Is Posen right? I haven't a clue. But he does raise one point which I think is worth noting: there's more at stake here than simply a bit of lost productivity growth and economic capacity:
I've used this historical reference a number of times, but it is an admittedly extreme example. Posen is right to use the language of "let us not forget" as this is merely a reminder - not a prediction of what is to come. Nevertheless, the point is well taken. Last year, Rory wrote a great piece on the brewing summer of discontent: the seething popular anger in the aftermath of the financial crisis and the demand to do something.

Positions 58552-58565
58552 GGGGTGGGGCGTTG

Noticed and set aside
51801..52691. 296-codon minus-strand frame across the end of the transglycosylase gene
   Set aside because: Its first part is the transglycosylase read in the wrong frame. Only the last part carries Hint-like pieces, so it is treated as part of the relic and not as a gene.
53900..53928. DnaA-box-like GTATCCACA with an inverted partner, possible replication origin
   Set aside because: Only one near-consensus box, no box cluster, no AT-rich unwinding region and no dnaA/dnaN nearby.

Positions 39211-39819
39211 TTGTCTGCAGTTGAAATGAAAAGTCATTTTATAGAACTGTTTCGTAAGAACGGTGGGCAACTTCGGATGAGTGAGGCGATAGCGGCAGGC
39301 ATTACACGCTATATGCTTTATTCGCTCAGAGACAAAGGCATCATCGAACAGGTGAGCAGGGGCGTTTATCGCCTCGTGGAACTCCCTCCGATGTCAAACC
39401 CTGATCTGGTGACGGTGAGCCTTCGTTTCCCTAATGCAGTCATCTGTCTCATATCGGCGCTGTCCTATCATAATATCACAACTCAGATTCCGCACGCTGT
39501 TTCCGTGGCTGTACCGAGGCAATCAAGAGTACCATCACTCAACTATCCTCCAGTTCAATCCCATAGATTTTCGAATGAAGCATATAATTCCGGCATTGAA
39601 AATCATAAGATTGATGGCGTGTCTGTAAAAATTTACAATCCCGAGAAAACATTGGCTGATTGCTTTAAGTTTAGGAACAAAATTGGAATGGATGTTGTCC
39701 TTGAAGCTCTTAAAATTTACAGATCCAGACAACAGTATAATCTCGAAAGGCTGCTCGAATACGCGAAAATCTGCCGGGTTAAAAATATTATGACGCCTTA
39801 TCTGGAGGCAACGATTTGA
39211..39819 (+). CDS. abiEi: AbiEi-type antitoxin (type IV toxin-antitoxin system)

"This poses obvious risks to political stability and commerce. It also constrains the options available to policymakers, making beggar-thy-neighbor actions such as the imposition of trade barriers, subsidization or nationalization of industries and currency devaluation more likely. History tells us that these domestic political considerations, particularly in the developing world, risk reinforcing the downward economic spiral, as policymakers appease factions and fail to reach coordinated regional/global programs. They also risk, particularly in the case of currency devaluations, setting off a [chain] reaction of competitive responses that, in the absence of regional cooperation, ultimately destabilizes the system as a whole."So it's clear that while inaction is not an option, the kind of response that the political leadership provide matters even more. The G20 proved to be surprisingly successful in coordinating a strong response to the crisis itself, but that level of cooperation is starting to fade in the aftermath as leaders re-focus domestic priorities. The recent signs of a looming "currency war" are a worrisome case in point.